(sigh) A claim to existence cannot be disproven. How many times do we have to go over this? Bigfoot cannot be disproven as it has never been proven in the first place.  You really need to stop repeating that as it will never be a valid charge no matter how many times you lay it. You are showing a hallmark of bad science: assertions that do not allow the logical possibility that they can be shown to be false by observation or physical experiment. You really should stop doing that. It weakens your argument every time that you do. 

 

 

 

 

Get down to proving the claim valid any time you want.

Edited by dmaker

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Rockape

Normally I would agree with this, but with both of these samples showing ancient bear DNA the circumstance becomes unique.

 

So now we have a very rare animal thought to be extinct roaming the exact same area as the very rare Yeti. Either that's an astronomical coincidence or they're one in the same.

 

Oh yes, I agree, the bear dna findings do point to Yeti being actually a bear, probably an odd looking bear, so that does reduce the likely hood that a Yeti is a bipedal hominid. I just don't think it's definative in a "you can't really prove it doesn't exist" sort of way.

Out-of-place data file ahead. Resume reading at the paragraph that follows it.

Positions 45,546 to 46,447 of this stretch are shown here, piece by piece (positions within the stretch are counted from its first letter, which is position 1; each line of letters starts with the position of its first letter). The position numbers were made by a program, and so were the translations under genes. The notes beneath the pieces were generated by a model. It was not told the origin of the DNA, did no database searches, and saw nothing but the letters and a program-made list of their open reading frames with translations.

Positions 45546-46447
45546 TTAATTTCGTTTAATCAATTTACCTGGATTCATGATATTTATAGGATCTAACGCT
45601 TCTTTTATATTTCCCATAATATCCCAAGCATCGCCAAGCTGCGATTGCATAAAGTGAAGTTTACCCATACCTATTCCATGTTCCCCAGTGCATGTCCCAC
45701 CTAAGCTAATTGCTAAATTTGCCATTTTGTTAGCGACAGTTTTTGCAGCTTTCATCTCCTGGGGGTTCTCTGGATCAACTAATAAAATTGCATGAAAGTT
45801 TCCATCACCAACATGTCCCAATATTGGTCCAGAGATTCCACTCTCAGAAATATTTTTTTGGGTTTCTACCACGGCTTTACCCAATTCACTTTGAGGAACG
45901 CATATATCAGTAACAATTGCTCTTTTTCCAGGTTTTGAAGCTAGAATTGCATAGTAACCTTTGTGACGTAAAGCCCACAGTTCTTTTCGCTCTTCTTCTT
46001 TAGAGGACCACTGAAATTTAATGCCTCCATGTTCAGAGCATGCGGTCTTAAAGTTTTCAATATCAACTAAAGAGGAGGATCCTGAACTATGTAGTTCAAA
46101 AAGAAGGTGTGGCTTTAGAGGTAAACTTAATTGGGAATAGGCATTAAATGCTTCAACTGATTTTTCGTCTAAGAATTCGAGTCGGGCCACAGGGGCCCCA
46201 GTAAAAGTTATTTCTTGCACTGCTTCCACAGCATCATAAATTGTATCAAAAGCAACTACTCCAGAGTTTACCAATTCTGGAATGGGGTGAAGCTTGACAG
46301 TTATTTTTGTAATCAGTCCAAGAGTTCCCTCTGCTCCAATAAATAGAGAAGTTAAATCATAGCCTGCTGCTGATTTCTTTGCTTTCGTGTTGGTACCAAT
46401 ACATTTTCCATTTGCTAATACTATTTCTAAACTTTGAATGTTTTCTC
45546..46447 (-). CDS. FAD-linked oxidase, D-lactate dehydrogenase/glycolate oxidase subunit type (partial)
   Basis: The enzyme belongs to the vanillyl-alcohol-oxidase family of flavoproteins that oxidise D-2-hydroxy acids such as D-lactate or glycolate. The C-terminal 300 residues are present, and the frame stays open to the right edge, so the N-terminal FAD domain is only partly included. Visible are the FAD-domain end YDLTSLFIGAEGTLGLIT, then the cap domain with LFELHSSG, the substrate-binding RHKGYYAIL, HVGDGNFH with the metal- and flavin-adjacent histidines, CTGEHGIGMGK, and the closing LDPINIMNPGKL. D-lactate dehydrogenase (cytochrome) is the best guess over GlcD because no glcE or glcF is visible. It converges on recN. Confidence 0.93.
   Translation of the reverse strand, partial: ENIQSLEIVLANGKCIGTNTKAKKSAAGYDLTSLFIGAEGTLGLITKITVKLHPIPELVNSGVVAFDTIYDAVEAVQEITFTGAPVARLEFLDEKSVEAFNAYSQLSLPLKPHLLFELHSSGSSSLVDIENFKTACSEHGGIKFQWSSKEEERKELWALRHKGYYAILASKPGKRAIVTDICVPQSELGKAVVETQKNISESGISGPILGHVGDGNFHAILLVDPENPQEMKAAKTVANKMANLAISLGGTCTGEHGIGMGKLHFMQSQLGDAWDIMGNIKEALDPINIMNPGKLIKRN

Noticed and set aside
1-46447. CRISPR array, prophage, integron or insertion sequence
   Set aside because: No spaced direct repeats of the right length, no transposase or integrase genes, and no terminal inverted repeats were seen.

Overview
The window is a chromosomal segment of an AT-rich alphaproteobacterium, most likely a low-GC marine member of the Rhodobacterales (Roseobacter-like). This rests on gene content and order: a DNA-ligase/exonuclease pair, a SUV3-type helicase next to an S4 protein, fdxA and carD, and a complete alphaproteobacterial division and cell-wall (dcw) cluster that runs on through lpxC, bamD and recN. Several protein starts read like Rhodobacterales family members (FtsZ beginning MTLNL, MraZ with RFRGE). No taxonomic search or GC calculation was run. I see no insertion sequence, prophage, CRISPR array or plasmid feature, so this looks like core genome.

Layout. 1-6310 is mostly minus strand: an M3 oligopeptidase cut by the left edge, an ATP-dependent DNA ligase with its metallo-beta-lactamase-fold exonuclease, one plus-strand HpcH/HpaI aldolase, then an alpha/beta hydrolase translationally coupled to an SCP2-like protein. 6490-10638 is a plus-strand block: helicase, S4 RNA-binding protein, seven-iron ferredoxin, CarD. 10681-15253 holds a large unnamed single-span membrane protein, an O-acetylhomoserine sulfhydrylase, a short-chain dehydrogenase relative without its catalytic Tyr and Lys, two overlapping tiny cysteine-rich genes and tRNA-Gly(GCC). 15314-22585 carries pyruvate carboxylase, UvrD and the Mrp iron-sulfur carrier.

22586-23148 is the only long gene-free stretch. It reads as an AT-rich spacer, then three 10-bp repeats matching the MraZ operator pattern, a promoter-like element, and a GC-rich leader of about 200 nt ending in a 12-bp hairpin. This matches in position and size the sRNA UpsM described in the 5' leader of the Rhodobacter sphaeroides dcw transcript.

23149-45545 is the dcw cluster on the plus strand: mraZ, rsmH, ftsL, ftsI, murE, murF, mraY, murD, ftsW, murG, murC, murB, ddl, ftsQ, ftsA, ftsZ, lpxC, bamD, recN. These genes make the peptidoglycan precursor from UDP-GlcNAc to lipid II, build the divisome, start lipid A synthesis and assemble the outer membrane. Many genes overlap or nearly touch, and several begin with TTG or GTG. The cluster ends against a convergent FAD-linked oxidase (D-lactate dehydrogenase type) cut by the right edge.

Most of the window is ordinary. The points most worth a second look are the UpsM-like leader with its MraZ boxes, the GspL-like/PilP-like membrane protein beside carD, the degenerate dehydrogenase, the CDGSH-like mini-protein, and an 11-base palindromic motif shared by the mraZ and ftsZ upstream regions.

I'm just a bit surprised, I guess, that the news has generally been accepted the same way by so many in the BF community when there have been numerous other tests that don't provide proof of a bipedal hominid, which is no different than what Sykes found. I think more people trusted the science in this case. A plus for Bigfooters.

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dmaker

I am not sure that it has been accepted that way by so many. Mulder and DWA seem to be strongly arguing the opposite.   And for those that are taking it as support to the idea that yeti is, in fact after all, a type of bear it may be a less bitter pill to swallow since it is not home turf. They can allow for misidentification to be at the root of the yeti myth while denying any connection to the North American Bigfoot. If the results of part two are not favorable for Bigfoot, we'll gauge their reaction then. 

Edited by dmaker

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Rockape

No one is saying "Yeti" isn't real. It is.,. and THAT it is a bear. The interpretation of calling a YETI something from the primate is a modern interpretation of it.

 

 

 

Agreed. I've often wondered if this could be explained as being a new species of bear. I would have put my money on it being an unknow species of Sloth Bear. If you've ever seen one, live and up close, they can be rather strange looking bears. A new, larger species of Sloth Bear could explain many BF sightings as well.

 

Not all of them though, to me.

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Guest DWA